Eleven days later He answered my prayer while I was out on a walk. There is this little green bridge by my house that has wooden planks to drive across. As I stepped onto the first plank of wood, God filled me up with His love. It felt like I had gained 200 pounds in an instant and my legs wobbled beneath me. I was only able to take very small steps forward because my shoes felt as though they were encased with cement. But with each step forward I felt more and more loved by God. Joy welled up within my heart and I began to laugh. For twenty minutes, all the way across the bridge and back, I took one childlike step after another, laughing and feeling completely loved by God. It was relief to my weary soul, even though I must have looked quite the site as I laughed my way across the bridge.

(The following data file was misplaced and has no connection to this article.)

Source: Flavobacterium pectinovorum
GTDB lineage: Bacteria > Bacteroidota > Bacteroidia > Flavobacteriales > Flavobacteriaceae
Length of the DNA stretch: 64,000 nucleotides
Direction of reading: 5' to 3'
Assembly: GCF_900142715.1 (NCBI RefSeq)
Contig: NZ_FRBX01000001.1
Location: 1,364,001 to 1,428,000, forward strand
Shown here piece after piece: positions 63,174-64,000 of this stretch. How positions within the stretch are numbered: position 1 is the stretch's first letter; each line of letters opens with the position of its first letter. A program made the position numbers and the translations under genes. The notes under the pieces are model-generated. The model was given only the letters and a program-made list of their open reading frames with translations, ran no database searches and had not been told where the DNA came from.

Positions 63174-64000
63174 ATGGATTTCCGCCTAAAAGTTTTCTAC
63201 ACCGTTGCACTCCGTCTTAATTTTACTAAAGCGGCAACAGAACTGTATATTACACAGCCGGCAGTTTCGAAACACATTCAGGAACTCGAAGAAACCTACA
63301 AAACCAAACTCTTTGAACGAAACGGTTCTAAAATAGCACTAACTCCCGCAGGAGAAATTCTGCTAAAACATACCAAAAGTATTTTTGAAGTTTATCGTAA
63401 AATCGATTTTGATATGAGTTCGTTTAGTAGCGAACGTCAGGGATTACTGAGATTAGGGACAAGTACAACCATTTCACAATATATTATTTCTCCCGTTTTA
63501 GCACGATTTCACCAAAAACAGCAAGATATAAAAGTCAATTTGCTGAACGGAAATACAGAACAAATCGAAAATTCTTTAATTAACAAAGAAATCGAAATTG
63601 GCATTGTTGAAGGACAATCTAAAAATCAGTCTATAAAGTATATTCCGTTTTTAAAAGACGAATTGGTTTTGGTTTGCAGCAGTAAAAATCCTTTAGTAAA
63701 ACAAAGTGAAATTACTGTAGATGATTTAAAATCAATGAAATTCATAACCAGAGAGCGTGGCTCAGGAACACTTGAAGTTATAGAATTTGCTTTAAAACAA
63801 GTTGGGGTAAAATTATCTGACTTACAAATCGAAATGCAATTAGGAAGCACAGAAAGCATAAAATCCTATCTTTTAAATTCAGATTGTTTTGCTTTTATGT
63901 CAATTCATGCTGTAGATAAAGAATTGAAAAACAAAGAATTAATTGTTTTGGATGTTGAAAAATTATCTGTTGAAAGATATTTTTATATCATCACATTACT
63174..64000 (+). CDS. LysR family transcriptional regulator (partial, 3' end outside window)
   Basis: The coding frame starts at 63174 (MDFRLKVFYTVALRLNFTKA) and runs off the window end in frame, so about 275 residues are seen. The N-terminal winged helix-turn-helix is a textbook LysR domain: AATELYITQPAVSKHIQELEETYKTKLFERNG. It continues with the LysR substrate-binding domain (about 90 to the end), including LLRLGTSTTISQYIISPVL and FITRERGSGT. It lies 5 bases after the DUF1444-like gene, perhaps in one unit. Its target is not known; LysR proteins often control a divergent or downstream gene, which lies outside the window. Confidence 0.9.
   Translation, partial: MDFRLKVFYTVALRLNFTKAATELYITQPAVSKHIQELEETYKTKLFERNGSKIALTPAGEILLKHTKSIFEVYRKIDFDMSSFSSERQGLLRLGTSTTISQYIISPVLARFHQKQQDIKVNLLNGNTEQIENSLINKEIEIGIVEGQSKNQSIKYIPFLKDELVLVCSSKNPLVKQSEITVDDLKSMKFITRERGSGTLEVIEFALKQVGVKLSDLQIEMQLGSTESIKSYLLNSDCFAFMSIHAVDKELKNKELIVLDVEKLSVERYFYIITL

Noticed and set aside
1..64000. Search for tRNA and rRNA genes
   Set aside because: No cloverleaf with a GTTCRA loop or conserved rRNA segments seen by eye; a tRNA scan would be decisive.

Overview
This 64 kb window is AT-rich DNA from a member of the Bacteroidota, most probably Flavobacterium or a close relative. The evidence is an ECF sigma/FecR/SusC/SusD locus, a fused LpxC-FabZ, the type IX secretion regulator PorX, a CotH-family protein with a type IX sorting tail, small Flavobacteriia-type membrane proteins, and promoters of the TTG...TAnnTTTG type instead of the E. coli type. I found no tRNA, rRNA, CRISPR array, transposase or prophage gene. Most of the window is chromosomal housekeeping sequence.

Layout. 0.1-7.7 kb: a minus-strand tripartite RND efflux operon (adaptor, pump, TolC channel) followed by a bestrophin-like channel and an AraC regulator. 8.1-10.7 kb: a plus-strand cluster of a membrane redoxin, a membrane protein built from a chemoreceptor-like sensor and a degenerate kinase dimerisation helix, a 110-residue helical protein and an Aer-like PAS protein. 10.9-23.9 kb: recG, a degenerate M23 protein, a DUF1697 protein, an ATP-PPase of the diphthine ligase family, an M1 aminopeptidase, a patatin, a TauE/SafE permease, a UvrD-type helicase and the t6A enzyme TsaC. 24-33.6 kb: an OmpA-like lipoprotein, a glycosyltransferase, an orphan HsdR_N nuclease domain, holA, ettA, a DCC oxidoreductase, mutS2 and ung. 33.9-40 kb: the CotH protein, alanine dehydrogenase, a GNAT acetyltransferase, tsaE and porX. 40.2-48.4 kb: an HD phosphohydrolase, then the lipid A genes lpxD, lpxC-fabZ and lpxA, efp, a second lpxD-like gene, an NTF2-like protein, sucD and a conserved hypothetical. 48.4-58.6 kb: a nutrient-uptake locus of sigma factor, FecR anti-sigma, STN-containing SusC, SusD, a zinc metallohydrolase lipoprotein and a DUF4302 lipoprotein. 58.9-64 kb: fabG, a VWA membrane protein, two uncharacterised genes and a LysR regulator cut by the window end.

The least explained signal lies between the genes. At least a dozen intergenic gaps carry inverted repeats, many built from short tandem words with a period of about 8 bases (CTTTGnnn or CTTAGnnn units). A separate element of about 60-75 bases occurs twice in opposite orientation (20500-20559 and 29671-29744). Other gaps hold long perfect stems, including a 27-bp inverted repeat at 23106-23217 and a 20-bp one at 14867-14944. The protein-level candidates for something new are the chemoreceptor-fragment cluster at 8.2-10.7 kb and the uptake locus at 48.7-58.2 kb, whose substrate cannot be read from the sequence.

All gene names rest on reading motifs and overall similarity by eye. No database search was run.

As I struggled through the agony of being separated from my family I took time to reflect and pray. I faced the man I had become. Nothing was off the table. Saying I’m sorry was not going to cut it. I needed to face where I was wrong and to say so. As a man, this was difficult for me to do, because I learned growing up that to admit I was wrong; was to admit that I was weak and broken, that I didn’t have what it takes, that I was not good enough.

I learned growing up that to admit I was wrong; was to admit that I was weak and broken, that I didn’t have what it takes, that I was not good enough. Click To Tweet